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Russian missile strikes on Ukrainian cities kill at least 19 and injure more than 100 others

Edil Baisalov Deputy Prime Minister gives interviews to journalists at the entrance to parliament in central Bishkek, Kyrgyzstan, on January 6.
Edil Baisalov Deputy Prime Minister gives interviews to journalists at the entrance to parliament in central Bishkek, Kyrgyzstan, on January 6. (Igor Kovalenko/EPA-EFE/Shutterstock)

“Indestructible Brotherhood-2022” was the name of the joint military exercises Russia was supposed to be conducting with five of its close allies in the former Soviet republic of Kyrgyzstan this week.

Instead, host country Kyrgyzstan canceled the exercises, which were to be held October 10 to 14, a day before they were scheduled to begin.

Where is the ‘indestructible brotherhood’ when our villages are being attacked by a fellow member [of the alliance]?” Edil Baisalov, deputy prime minister of Kyrgyzstan, said in an interview with CNN on Tuesday, in reference to recent attacks it claims were carried out by Tajikistan.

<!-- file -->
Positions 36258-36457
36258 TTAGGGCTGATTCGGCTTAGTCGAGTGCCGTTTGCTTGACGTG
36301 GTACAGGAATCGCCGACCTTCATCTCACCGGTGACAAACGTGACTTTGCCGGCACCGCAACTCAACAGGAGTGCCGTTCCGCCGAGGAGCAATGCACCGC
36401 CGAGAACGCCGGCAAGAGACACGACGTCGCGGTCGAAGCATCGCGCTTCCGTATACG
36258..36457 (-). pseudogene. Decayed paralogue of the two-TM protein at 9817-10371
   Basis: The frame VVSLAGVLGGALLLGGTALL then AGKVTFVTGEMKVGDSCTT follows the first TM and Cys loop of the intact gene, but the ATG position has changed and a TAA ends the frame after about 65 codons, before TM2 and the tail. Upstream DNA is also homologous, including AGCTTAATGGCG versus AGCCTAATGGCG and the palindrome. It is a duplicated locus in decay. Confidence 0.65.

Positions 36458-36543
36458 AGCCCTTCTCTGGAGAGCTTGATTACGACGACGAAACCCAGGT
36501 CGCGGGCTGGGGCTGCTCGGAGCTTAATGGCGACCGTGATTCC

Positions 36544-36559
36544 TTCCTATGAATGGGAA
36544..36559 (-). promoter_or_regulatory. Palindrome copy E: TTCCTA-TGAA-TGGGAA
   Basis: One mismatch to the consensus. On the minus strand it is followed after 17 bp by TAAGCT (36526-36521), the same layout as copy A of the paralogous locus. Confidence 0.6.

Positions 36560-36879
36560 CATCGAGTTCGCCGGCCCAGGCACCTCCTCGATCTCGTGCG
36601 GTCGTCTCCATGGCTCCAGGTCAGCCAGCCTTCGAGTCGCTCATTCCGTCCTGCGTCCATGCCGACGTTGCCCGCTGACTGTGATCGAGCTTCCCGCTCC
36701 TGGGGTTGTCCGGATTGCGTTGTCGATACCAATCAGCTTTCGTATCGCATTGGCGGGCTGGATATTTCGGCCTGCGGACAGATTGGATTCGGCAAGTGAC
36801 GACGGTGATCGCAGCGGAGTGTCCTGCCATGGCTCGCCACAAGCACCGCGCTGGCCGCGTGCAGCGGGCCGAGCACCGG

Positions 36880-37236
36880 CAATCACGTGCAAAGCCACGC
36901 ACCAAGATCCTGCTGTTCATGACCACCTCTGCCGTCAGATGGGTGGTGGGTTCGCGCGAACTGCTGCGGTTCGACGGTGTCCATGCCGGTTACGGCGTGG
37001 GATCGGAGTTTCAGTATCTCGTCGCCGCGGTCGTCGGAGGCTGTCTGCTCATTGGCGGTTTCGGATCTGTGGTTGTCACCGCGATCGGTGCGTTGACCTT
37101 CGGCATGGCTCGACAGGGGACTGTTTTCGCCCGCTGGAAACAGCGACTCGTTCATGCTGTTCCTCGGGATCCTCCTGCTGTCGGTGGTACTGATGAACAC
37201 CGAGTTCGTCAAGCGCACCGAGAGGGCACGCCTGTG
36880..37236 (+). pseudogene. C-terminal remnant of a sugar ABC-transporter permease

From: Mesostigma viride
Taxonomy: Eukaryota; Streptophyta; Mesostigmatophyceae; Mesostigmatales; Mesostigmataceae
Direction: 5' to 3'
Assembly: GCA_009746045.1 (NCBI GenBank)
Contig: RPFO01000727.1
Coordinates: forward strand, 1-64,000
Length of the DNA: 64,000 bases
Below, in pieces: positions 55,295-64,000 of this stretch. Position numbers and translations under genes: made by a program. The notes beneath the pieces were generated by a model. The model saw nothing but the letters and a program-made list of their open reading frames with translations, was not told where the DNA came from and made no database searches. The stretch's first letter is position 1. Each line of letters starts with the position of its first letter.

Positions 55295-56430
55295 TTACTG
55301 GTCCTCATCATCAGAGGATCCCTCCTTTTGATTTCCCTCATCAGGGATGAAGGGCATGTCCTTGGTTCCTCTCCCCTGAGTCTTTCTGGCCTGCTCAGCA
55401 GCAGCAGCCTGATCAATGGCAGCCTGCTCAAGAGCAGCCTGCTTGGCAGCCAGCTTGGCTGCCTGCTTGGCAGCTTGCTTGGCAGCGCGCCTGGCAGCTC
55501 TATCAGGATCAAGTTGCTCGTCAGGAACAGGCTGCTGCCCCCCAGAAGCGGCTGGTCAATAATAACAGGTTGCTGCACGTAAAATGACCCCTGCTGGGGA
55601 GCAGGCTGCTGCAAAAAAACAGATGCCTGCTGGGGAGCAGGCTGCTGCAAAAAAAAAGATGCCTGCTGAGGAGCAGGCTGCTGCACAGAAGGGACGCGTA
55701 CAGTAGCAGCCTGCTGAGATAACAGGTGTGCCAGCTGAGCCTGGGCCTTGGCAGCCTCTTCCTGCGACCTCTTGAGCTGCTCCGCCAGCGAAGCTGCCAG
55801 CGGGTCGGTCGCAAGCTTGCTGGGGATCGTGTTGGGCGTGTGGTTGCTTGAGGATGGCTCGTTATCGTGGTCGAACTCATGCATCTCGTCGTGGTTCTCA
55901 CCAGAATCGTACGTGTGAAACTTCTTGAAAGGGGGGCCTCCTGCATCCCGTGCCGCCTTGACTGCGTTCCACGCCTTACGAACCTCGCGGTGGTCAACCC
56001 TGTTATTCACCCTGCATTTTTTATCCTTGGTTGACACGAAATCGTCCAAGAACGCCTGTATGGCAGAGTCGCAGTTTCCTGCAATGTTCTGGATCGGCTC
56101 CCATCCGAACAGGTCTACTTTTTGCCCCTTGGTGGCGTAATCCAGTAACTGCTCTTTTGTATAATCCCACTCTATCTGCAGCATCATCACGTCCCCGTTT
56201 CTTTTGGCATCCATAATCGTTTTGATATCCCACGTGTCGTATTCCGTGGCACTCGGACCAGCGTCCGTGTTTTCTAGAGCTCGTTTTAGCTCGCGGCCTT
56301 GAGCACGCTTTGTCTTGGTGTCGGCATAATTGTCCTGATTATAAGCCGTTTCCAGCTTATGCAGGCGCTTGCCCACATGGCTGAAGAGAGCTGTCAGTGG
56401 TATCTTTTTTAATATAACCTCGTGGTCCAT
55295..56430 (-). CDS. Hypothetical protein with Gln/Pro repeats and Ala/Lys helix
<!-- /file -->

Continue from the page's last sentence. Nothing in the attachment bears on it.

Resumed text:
Some context: Kyrgyzstan has accused Tajikistan, another Russian ally and fellow member of the Collective Security Treaty Organization military alliance, of launching a deadly cross border attack in September that killed 63 Kyrgyz citizens and displaced more than 140,000 people.

“How can we host the Tajik troops to take part in exercises on our territory?” Baisalov said.

The government of Tajikistan accused Kyrgyzstan of triggering the cross-border hostilities on September 16.

Putin's few friends: While leaders of both countries were invited to a meeting hosted by Russian President Vladimir Putin on his 70th birthday last week, only Tajikistan’s president, Emomali Rahmon, attended, alongside several other leaders of former Soviet republics.

Putin awarded Rahmon the “Order for Merit to the Fatherland” for “ensuring regional stability and security,” a gesture that was derided in Kyrgyzstan.

Kyrgyzstan's deputy prime minister suggested Russia’s war in Ukraine had distracted Moscow from being a guarantor of peace and security in former Soviet Central Asia. 

“We know that [the Russians] have quite a lot of problems elsewhere, but that’s what they are a superpower for,” Baisalov told CNN. “If they are a superpower they should be able to pay attention to all geographic areas of responsibility.”

Kyrgyzstan, along with Tajikistan, has remained publicly neutral on Russia's invasion of Ukraine.  

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